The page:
A marker at the corner of Third Street and Ocean Avenue describes the history and boundaries of Ocean City’s Historic District. By Donald WittkowskiOcean City’s historic homes would face the same property maintenance requirements as every other house in town under an ordinance introduced Tuesday night by City Council.City Business Administrator Jim Mallon explained that the measure will bring historic homes in line with the property standards that apply to non-historic residential and commercial properties.It will ensure that the city’s property maintenance code will apply equally to every building, historic or otherwise, Mallon said.“Everyone is treated the same way,” he said in an interview after the Council meeting.Mainly, it will allow the city to issue violation notices to the owners of historic homes if their property becomes unsightly, such as overgrown grass or trash in the yard, Mallon said.Council introduced the ordinance by a 6-0 vote. First Ward Councilman Michael DeVlieger abstained from voting because he lives within the city’s Historic District.However, DeVlieger said he will join fellow Council members Keith Hartzell and Antwan McClellan to speak to homeowners in the Historic District about the implications of the ordinance.City Council voted 6-0 to introduce an ordinance that would make historic homes adhere to the same property maintenance standards as other houses. First Ward Councilman Michael DeVlieger abstained from voting because he lives in the Historic District.A public hearing is scheduled at the Nov. 10 Council meeting. Council is expected to take a final vote on the ordinance after the hearing.The ordinance would incorporate the hundreds of homes within the Historic District under the property maintenance code. The district’s boundaries roughly run from Third to Eighth streets between Ocean and Central avenues, although there are some offshoots.“This proposed ordinance would authorize the City’s Code Enforcement officers to require maintenance of historic properties in the same manner and to the same extent as non-historic properties,” Solicitor Dorothy McCrosson explained in a memo to Council.Ocean City’s property maintenance requirements are based on the 2015 International Property Maintenance Code, an umbrella group of standards for homes and businesses.McCrosson, in her memo, said the city can currently force the owner of a historic home to correct a maintenance violation only when it would cost more than 25 percent of the assessed value of the house, an extremely high threshold.The proposed ordinance, though, would correct “the deficiency” that largely exempted historic homes from the same property requirements that apply to the rest of the buildings in town, Mallon said.“It also allows us to treat everybody equally, whether you’re a historic property or not a historic property,” he said.Mallon stressed that there have been no problems with the maintenance of historic homes. He said the city simply wants to have the same property standards for all buildings in town.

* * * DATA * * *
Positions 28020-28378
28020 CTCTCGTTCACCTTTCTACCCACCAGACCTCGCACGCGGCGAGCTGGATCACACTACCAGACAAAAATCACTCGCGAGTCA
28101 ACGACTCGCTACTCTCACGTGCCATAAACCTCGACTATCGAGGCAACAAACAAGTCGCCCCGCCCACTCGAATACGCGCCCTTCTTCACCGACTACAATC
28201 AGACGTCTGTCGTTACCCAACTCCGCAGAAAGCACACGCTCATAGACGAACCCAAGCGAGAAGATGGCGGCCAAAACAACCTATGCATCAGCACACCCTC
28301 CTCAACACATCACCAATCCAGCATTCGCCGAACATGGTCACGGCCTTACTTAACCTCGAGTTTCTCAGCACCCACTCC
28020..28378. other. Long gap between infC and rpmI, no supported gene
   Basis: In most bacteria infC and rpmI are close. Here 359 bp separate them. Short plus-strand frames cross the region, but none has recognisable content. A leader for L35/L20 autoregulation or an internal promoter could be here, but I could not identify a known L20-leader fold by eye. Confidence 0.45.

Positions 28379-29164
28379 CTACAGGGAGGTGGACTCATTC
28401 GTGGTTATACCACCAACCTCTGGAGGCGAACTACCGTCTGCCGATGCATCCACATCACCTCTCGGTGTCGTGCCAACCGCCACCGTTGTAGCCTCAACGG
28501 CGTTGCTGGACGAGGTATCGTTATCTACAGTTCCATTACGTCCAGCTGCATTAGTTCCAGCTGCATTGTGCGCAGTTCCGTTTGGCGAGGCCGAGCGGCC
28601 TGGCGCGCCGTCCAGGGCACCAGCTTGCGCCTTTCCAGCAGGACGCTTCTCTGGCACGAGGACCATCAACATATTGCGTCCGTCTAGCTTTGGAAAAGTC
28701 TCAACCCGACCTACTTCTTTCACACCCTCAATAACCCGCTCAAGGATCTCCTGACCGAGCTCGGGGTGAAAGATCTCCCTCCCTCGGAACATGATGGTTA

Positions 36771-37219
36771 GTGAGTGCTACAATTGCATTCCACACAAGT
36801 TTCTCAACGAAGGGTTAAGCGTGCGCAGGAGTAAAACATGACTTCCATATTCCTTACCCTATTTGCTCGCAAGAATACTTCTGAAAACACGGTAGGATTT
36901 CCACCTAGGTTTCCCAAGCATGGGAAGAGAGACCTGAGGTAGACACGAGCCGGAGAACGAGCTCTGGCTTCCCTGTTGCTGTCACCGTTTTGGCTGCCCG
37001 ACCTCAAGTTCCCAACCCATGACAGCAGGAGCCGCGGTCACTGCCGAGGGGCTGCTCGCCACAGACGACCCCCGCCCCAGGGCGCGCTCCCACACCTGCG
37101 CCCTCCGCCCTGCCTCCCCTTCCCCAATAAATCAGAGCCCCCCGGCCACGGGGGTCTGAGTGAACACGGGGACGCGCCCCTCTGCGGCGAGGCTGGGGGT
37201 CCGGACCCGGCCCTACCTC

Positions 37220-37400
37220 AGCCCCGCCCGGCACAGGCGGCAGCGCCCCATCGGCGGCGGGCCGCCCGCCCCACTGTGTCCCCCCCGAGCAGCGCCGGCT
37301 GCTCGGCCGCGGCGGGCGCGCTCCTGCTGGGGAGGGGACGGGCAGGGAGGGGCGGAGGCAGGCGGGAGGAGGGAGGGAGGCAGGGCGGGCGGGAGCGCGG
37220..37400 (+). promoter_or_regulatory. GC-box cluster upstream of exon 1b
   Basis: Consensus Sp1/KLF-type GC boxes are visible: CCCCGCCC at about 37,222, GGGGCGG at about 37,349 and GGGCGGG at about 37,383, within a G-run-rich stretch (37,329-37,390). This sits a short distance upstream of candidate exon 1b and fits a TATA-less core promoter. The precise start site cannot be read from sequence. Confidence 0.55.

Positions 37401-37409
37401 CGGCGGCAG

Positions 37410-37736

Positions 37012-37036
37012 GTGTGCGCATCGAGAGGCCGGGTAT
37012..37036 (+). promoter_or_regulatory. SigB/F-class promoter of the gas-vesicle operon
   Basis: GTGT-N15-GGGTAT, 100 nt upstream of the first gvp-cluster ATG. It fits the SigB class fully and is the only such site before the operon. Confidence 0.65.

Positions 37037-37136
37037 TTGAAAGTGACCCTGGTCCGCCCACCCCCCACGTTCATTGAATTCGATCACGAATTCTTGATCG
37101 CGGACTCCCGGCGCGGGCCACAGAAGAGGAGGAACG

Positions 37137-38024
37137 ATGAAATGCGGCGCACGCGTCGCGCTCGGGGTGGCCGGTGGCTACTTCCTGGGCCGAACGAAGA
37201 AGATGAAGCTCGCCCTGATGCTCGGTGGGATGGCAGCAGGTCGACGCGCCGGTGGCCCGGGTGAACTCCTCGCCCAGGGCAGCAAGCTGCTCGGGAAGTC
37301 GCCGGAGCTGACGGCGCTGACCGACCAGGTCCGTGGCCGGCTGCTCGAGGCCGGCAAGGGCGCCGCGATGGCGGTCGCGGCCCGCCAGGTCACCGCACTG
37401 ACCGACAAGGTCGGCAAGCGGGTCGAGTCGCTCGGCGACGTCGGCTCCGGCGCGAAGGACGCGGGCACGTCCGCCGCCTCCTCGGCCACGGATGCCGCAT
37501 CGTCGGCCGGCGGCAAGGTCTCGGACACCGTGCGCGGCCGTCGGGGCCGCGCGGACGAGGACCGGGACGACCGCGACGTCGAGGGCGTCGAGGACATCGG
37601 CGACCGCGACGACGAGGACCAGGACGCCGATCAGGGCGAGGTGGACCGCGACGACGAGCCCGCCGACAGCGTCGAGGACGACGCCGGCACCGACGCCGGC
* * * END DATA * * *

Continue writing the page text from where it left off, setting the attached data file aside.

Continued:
Fresh food manufacturer Bakkavor has seen revenues rise in its half year results, despite a challenging market.Like-for-like revenue increased 2% to £851.8m for the 26 weeks ended 27 June 2015.The company said it has seen “strong revenue growth in International business offset by challenging market conditions in the UK.”Despite this, Agust Gudmundsson, chief executive officer said he expected the challenging trade environment to continue due to a combination of price deflation and a highly competitive grocery market.He said: “We remain focused on our core strategic objectives of close partnering with our customers and selective investment to drive growth, technical excellence and product innovation. This strategy, combined with our leading market position and improved financial strength is a strong platform and gives us confidence for the period ahead.”The company, which produces pizza, desserts and sandwich products finalised the sale of its Italian pizza manufacturing business to Dreamfood in July this year.